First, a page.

According to the report, China’s space warfare capabilities include several types of weaponry.

“In an outer space context, this capability, broadly known as counter-space, spans a vast range of both kinetic and non-kinetic capabilities,” the report said.

Kinetic operations destroy satellites and create debris, while non-kinetic strikes temporarily disable or blind satellites.

China’s 2007 anti-satellite missile test used a converted medium-range ballistic missile to blast a weather satellite, creating the largest man-made space debris field in history, with more than 3,400 pieces of floating metal, the report said.

Other tests took place in 2013, including an ASAT missile launch into nearly geosynchronous orbit. The report said the test demonstrated China’s ability to “threaten U.S. global position system (GPS) and other types of satellites.”

The PLA also is building co-orbital attack systems using spacecraft that can move within proximity of a space target. “For example, a Chinese spacecraft could ram into an enemy satellite or detonate near it,” the report said.

“China is also interested in operationalizing robotic arm technology, possibly to ‘grapple’ opposing platforms in order to disable them without creating debris — a capability the PLA apparently tested in August 2013.

“Co-orbital spacecraft can also engage in non-kinetic ‘blinding’ operations,” the report said. “For example, these spacecraft could employ ‘umbrellas’ or ‘spray paint’ to block the view of an adversary’s sensors.”

Electronic jamming of satellites, such as jamming GPS signals to thwart precision targeting, also could be employed. The Air Force believes China will seek even more advanced space weapons in the future.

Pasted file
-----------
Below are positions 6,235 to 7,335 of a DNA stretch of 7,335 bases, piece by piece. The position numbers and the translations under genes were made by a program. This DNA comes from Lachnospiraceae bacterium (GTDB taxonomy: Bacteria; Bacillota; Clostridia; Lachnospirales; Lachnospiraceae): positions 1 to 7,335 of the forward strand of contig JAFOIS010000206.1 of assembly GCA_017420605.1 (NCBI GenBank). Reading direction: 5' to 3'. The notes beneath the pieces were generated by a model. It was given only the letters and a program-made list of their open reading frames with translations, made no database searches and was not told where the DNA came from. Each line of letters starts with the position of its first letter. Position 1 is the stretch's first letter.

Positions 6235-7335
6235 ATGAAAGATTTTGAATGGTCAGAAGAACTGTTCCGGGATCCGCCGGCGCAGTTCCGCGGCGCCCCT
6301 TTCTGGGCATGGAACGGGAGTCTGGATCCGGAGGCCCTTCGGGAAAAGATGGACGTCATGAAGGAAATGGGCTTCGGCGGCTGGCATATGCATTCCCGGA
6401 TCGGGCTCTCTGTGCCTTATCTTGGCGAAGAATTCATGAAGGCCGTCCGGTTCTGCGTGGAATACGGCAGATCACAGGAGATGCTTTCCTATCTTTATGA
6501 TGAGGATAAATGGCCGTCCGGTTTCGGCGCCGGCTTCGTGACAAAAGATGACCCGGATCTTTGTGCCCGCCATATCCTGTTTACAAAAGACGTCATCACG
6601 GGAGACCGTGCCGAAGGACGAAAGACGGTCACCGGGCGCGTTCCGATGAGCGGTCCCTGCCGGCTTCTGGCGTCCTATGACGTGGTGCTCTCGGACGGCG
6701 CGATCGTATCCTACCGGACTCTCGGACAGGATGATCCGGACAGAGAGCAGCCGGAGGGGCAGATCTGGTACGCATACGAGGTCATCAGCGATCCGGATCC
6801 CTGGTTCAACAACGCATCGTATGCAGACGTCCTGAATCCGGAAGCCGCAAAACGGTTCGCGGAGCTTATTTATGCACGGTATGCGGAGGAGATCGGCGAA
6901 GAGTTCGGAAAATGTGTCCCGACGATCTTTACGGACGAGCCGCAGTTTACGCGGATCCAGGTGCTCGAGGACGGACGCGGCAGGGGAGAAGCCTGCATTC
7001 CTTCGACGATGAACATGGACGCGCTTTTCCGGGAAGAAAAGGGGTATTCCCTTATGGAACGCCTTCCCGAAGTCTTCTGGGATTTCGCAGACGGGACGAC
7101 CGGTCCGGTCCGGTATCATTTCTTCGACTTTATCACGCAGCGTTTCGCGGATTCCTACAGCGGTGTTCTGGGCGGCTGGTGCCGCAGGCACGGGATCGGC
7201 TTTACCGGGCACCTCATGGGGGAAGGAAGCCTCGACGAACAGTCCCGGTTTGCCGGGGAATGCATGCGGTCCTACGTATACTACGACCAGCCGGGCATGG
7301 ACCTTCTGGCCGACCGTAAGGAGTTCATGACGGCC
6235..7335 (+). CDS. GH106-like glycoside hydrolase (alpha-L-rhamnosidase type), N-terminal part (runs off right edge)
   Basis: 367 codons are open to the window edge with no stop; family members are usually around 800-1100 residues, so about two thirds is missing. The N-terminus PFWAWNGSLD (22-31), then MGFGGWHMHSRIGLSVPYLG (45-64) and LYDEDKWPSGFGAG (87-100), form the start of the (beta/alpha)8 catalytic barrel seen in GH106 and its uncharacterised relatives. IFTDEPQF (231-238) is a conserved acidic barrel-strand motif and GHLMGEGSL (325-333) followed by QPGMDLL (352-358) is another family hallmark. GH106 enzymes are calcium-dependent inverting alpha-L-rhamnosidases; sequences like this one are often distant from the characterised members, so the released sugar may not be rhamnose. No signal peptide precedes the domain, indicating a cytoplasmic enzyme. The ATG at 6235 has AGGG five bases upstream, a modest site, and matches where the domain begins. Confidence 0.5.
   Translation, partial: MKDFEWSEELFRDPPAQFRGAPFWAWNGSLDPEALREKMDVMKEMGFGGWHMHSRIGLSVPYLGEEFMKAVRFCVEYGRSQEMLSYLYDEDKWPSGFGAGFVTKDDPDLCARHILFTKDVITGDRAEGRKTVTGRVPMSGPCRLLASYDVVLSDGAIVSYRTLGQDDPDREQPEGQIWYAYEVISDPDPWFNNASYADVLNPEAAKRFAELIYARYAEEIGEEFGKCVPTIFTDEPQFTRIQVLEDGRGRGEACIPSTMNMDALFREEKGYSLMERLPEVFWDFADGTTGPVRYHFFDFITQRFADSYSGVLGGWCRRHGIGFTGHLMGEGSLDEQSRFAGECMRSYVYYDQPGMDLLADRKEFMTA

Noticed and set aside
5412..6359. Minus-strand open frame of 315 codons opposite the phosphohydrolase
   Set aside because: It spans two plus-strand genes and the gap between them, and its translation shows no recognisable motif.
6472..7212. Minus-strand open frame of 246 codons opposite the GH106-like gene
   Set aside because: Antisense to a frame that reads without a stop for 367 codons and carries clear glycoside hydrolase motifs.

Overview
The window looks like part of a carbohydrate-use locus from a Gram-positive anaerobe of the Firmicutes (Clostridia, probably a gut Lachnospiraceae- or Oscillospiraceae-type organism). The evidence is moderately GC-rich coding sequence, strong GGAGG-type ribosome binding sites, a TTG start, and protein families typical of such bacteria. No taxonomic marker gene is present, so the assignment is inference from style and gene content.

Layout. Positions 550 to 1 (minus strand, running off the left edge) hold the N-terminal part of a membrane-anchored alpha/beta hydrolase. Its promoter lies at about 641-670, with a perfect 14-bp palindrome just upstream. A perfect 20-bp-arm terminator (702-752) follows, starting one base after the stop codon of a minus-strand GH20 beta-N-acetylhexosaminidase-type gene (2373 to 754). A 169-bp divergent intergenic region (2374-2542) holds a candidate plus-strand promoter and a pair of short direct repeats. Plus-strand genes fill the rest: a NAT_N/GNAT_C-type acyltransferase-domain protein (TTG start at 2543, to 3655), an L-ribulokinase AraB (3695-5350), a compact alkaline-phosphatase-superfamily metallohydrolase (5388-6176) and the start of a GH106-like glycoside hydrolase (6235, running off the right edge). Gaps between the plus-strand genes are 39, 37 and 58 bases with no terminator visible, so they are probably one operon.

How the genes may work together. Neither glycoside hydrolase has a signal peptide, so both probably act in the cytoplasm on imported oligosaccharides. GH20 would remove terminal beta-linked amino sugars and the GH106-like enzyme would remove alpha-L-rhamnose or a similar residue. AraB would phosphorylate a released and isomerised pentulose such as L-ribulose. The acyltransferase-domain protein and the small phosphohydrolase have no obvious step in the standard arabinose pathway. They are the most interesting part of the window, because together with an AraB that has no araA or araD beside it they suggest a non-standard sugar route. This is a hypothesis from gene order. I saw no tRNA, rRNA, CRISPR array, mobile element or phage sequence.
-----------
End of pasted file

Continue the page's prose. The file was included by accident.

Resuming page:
The first step is to deploy in space sophisticated sensors to support leaders and war planners, such as the GPS-clone satellite navigation system Beidou.

“Moreover, China is attempting to secure its satellite communications by investing in so-called ‘quantum communications’ — currently considered unbreakable encryption by modern standards,” the report said.

“China’s counter-space capabilities will undoubtedly become increasingly advanced as well, particularly in the area of direct ascent [kinetic kill vehicles],” the report said.

Other types of space war fighting could result in deploying manned combat spacecraft and space-based weapons that can hit targets in the air, at sea or on the ground.

The PLA “continues to develop rapidly across all aspects — hardware, technology, personnel, organization, etc.,” said Brendan S. Mulvaney, director of the Institute. “The PLA’s aerospace forces are, in many ways, leading that change.”

  • Contact Bill Gertz on Twitter via @BillGertz.